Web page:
“Motorola acquired Psion for £128m or 0.7 x revenues, hardly an exciting exit for the handheld computer company, particularly as it was one of the founders of the PDA (personal digital assistant) in the mid?1980s,” said Bryan Parker, head of mergers and acquisition at ICON Corporate Finance. “However, just as RIM is facing severe challenges to its retail handheld products, Psion which now focuses on retail and warehouse industrial handheld products, is also facing softer markets, he says. Motorola paid 88p a share in cash, up from 60p in the market it was a long way from the peak valuation of £30 for back in the dotcom boom.
Logica has also had a tough decade with its shares having fallen significantly over that time, and it was acquired in a £1.7bn bid from Canadian IT services giant CGI at the end of May. CGI raised £1bn from a large Canadian pension fund and $2bn in debt from banks to fund the deal. UK companies would struggle to raise these amounts in the economic climate said outgoing Logica chairman David Tyler,
The $5bn NDS deal was Cisco’s first big deal for a couple of years. Cisco sees NDS as a strategic fit for its video system Videoscape, as NDS’ software allows cable and satellite TV companies to deliver encrypted content through televisions and other devices. Staines-based NDS was established in 1988 as an Israeli start up company and was acquired by News Corporation in 1992 but following an earlier IPO, private equity player Permira was the 51% shareholder at exit. The group, like so many larger companies, is a melting pot of a number of other acquisitions like Orbis, Alphameric, Interactif, MediaHighway, Jungo and CastUp who all provided interactive TV related software.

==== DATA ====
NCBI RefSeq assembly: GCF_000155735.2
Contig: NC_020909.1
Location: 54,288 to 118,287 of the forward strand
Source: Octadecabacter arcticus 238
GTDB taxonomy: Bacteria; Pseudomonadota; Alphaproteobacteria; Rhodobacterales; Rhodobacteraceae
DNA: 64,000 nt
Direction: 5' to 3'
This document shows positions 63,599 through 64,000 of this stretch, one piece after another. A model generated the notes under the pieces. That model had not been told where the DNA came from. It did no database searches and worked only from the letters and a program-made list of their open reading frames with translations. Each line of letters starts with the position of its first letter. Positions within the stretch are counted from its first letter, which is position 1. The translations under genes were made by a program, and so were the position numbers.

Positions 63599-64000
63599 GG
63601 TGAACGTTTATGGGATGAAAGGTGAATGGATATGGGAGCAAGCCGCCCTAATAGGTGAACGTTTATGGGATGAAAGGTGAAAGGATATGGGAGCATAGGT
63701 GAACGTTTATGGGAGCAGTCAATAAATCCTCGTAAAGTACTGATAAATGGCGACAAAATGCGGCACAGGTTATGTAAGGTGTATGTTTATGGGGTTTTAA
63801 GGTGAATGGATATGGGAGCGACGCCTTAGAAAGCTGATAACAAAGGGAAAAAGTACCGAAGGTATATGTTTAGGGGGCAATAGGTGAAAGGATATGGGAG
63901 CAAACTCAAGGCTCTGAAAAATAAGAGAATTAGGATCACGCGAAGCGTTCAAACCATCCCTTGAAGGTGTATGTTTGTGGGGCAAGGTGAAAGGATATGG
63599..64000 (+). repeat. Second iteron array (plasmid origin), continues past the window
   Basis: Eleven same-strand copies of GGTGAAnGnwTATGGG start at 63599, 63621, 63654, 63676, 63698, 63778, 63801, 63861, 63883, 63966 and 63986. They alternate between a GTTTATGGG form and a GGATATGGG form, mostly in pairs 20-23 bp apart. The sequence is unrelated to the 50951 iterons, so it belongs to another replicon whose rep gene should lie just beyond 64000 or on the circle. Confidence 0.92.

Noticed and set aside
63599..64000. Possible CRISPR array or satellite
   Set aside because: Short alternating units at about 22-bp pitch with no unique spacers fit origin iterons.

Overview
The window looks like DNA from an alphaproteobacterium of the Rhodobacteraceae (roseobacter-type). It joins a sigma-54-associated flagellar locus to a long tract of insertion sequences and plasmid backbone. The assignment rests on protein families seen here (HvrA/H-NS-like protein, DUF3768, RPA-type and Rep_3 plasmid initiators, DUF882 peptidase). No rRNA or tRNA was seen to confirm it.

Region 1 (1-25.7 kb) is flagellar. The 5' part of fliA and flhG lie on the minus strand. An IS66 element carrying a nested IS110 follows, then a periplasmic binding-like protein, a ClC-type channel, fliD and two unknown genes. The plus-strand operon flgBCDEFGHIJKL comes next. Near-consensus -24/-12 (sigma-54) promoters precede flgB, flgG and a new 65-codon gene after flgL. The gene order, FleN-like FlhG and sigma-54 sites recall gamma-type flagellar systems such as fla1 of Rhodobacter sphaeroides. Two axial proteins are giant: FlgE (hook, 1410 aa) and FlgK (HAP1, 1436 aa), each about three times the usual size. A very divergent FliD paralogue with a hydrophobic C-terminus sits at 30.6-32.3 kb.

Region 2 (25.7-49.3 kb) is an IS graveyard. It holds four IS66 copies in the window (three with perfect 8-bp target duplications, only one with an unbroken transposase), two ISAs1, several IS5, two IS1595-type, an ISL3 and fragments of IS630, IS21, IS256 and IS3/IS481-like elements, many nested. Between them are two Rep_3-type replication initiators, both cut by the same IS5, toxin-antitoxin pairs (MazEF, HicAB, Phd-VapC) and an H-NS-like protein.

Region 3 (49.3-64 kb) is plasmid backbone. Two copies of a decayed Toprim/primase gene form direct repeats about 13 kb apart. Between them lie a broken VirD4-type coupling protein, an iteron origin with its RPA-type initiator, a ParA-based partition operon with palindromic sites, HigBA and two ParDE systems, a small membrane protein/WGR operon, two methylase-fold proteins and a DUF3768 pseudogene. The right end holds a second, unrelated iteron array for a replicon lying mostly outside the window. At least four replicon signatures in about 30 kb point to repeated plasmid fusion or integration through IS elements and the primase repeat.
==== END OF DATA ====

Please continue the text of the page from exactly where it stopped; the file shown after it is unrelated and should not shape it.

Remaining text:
The outlook isn’t too positive either, says Parker.
“Following the Facebook and Groupon flops, the IPO market is likely to remain quiet in the short term, so for UK technology shareholders looking to realise their equity, the M&A route still remains the only realistic option,” he said. “The good news is that trade acquirers from overseas are actively looking for deals and prepared to pay attractive prices. The bad news is that buyers are choosey, they don’t want headaches, they want well?run, profitable businesses with recurrent revenues that are growing. In particular, in the current low growth macro climate investors want growth and are prepared to pay for it.”
According to Parker, the hot sectors remain social media, e?commerce, information management, cloud computing, SaaS (software as a service) software, online gaming, business intelligence/analytics and IT security.